Updated at 2:47 p.m., Tuesday, July 24, 2007
UH astronomer to share major cosmology prize
Two teams of astronomers one led by Brian Schmidt of Australian National University and the other by Saul Perlmutter of University of California, Berkeley set out to look for evidence that the expansion of the universe was slowing down as a result of gravitational forces between the galaxies. Contrary to such expectation, both teams discovered that the expansion of the universe is apparently accelerating.
The force that is causing the universe to expand at an ever-increasing rate has been dubbed "dark energy," but its nature is still a mystery.
Tonry's contribution was the 1997 discovery of crucial supernovae explosions in distant galaxies using the Canada-France-Hawai'i Telescope on Mauna Kea.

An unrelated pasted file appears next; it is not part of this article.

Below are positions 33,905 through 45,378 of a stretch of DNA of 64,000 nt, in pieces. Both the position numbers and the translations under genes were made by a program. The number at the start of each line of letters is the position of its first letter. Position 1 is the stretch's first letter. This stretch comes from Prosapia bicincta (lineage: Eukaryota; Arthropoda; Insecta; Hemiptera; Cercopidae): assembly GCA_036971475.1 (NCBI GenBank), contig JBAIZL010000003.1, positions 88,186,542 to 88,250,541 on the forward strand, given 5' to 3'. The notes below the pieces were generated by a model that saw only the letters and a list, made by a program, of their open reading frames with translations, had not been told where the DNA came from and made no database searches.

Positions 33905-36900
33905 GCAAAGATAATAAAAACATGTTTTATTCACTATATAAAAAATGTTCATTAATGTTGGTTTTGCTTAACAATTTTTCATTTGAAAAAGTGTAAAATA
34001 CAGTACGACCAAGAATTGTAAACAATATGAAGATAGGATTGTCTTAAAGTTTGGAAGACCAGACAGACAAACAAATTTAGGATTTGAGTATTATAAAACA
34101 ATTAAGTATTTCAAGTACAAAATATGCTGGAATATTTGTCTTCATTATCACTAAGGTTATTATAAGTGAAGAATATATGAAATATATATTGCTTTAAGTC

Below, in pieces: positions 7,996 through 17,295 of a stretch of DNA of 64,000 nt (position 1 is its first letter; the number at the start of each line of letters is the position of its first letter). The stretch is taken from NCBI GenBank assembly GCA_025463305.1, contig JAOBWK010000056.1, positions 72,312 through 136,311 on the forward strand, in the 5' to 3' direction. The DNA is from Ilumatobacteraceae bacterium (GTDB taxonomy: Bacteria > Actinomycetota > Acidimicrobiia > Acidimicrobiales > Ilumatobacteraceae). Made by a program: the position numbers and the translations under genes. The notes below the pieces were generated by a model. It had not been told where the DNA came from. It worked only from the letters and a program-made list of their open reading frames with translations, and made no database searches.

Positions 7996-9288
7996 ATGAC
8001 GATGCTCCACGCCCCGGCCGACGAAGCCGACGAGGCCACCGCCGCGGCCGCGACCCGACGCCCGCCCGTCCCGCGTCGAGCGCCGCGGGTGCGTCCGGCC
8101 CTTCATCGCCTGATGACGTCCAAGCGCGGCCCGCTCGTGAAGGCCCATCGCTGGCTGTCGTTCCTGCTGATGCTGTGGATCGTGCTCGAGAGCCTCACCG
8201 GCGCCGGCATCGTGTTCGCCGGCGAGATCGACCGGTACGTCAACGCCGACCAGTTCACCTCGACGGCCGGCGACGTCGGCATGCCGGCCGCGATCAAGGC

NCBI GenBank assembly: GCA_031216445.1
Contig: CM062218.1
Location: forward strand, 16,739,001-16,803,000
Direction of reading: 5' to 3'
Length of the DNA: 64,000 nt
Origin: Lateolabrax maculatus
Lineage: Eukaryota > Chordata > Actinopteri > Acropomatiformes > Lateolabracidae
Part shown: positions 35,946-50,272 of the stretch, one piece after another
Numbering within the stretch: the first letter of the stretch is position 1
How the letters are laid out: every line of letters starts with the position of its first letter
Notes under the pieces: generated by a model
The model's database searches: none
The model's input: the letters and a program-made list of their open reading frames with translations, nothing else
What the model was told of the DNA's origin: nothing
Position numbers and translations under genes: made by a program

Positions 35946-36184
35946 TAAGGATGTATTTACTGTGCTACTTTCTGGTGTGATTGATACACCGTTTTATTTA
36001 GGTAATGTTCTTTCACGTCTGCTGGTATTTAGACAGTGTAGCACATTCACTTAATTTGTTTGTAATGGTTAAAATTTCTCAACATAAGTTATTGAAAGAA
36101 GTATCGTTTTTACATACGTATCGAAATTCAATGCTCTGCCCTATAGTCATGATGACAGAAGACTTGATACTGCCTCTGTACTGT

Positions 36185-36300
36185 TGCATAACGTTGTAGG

"It was the CFHT data coupled with data from the Keck Observatory and the Hubble Space Telescope that were the key to identifying the accelerating universe," Tonry said in a news release issued today by the Institute for Astronomy at the University of Hawai'i.
IfA Director Rolf Kudritzki said in the release, "The university can be very proud of being associated with this prize. Dr. Tonry is an enormously accomplished researcher, and I am delighted that his contributions are being recognized in this way."
The Gruber Cosmology Prize honors a leading cosmologist, astronomer, astrophysicist or scientific philosopher for theoretical, analytical or conceptual discoveries leading to fundamental advances in the field. The teams will receive the prize Sept. 7 at a ceremony at the University of Cambridge.
For additional information about the prize, visit http://gruberprizes.org.